Open Access

The promoter -1031(T/C) polymorphism in tumor necrosis factor-alpha associated with polycystic ovary syndrome

  • Ji-Hyun Yun1,
  • Jin-Woo Choi2,
  • Kyung-Ju Lee3,
  • Joong-Sik Shin3 and
  • Kwang-Hyun Baek1Email author
Reproductive Biology and Endocrinology20119:131

https://doi.org/10.1186/1477-7827-9-131

Received: 17 May 2011

Accepted: 4 October 2011

Published: 4 October 2011

Abstract

Background

A tumor necrosis factor-alpha is a multifunctional pro-inflammation cytokine, which has been considered as one of pathogenic factors for various diseases. The promoter -1031(T/C) polymorphism in the tumor necrosis factor-alpha gene was reported that it plays a part in reproduction-related diseases. Among these, polycystic ovary syndrome (PCOS) is known to be a common gynecological disease of women in reproductive age women. Here, we performed a comparative study of -1031(T/C) polymorphism of TNF-alpha gene with PCOS in a Korean population.

Methods

The -1031(T/C) polymorphism of TNF-alpha gene was analyzed by polymerase chain reaction restriction fragment length polymorphism (PCR-RFLP) in a total of 217 PCOS patients and 144 matched female controls of healthy women. And statistical analysis was performed using HapAnalyzer. X2 test and logistic regression were utilized analyze the association between two groups. A p-value under 0.05 was considered statistically significant.

Results

The genotype and allelic frequencies were in Hardy-Weinberg equilibrium (HWE). There was strong association between the -1031(T/C) polymorphism in the promoter region of TNF-alpha gene and PCOS (p-value = 0.0003, odd ratio (OR) = 2.53). In addition, the frequency of C allele was significantly higher in PCOS patients compared with controls. Sequence analyses also showed the -1031(T/C) polymorphism of TNF-alpha gene.

Conclusion

This is the first study on the -1031(T/C) polymorphism of TNF-alpha gene in PCOS. We concluded that the -1031(T/C) polymorphism of TNF-alpha gene is associated with PCOS in a Korean population. Therefore, it is possible that it may be considered as a clinical biomarker to diagnose for PCOS, and is helpful in understanding the etiology for the pathogenesis of PCOS.

Keywords

Polycystic ovary syndrome TNF-alpha tumor necrosis factor PCR-RFLP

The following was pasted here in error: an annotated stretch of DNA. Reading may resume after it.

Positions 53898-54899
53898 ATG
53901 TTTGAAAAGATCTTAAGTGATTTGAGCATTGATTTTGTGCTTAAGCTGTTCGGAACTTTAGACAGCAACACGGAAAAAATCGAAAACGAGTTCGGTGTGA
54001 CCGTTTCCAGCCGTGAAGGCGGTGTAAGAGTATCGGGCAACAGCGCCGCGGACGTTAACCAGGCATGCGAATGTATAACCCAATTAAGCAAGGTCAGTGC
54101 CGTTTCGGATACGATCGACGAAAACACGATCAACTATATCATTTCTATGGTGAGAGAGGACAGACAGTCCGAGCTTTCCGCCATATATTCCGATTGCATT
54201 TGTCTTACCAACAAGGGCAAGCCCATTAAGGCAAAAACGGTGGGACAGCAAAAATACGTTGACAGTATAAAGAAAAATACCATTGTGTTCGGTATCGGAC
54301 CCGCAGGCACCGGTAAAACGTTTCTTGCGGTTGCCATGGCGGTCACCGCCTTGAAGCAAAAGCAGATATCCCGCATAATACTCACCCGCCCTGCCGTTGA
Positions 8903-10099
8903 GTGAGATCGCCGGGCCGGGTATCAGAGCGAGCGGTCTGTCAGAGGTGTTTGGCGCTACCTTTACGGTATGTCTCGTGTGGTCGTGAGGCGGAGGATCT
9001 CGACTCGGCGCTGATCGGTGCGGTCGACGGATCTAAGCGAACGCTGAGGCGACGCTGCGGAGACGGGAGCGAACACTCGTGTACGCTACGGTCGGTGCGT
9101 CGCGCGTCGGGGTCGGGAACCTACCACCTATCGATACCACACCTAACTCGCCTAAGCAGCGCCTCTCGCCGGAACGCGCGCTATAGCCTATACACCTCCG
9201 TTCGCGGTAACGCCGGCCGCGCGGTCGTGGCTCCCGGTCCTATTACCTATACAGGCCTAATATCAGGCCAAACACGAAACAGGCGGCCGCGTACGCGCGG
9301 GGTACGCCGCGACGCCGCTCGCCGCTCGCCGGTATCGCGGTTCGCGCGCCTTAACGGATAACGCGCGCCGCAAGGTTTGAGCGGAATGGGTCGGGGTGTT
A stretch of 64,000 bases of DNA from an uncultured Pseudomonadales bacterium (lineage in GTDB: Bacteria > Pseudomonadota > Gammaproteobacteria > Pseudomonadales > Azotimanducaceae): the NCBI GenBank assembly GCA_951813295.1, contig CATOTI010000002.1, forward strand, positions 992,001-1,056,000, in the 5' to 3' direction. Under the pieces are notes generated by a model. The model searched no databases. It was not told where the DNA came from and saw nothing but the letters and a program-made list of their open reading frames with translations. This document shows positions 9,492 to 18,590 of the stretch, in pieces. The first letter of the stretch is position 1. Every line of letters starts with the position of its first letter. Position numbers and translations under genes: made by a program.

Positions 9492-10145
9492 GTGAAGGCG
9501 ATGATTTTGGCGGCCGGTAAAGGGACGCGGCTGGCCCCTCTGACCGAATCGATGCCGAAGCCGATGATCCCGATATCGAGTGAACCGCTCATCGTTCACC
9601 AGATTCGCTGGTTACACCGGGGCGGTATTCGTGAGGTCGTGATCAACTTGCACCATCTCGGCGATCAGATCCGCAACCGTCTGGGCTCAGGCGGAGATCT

Background

Polycystic ovary syndrome (PCOS) is one the most common gynecological disorder and affects up to 5% women in reproductive ages [14]. Generally, PCOS patients show the symptoms of obesity, increased risk of type 2 diabetes mellitus, menstrual irregularity, and anovulation [59]. A number of groups focused on the studies for single nucleotide polymorphisms and expected that could be associated with PCOS. However, its etiology is still not fully identified [10, 11].

Up to now, several association studies were reported that the some of polymorphisms of tumor necrosis factor-α (TNF-α) are related with gynecological diseases including pre-eclampsia, endometriosis [12]. It is a multifunctional proinflammation cytokine and has a significant source of genetic variability [13, 14]. Many studies suggested that the TNF-α may be considered as an immunological and molecular indicator for gynecological-related diseases. A previous study showed that -857(C/T) and -863(C/A) polymorphisms in TNF-α gene showed no effect on endometriosis patients in a Japanese population [15]. Additional genetic studies of -238(G/A) and -308(G/A) promoter polymorphisms in a TNF-α gene have no association with endometriosis in a Caucasian population [16]. And -308(G/A) promoter polymorphism does not affect genetic susceptibility to polycystic ovaries [17]. In contrast, only -1031(T/C) polymorphism in a TNF-α gene plays a part of endometriosis in Asian populations [15, 18]. Even though there are no extensive genetic studies performed on PCOS, previous studies suggest that the -1031(T/C) polymorphism in a TNF-α gene may affect PCOS. Here, we investigated the relationship between SNP in -1031(T/C) of TNF-α gene and PCOS to investigated -1031(T/C) polymorphism in a TNF-α gene is associated with PCOS.

Methods

Subjects

All samples were recruited from at Fertility Center of CHA General Hospital in Seoul, Korea. The study appraised 217 PCOS patients and 144 healthy Korean women as case and control groups based on the revised diagnostic criteria according to the 2003 ASRM/ESHRE Rotterdam consensus.

Written informed consent was obtained from all of the participating women. Blood samples were collected in tubes containing EDTA as an anti-clotting factor and stored at -20°C until use. Genomic DNA was isolated from the blood samples of PCOS patients and controls. PCOS patients and controls in this study were all Korean women and this study with human blood samples was authorized by an Institutional Review Board (IRB).

Biochemical determinations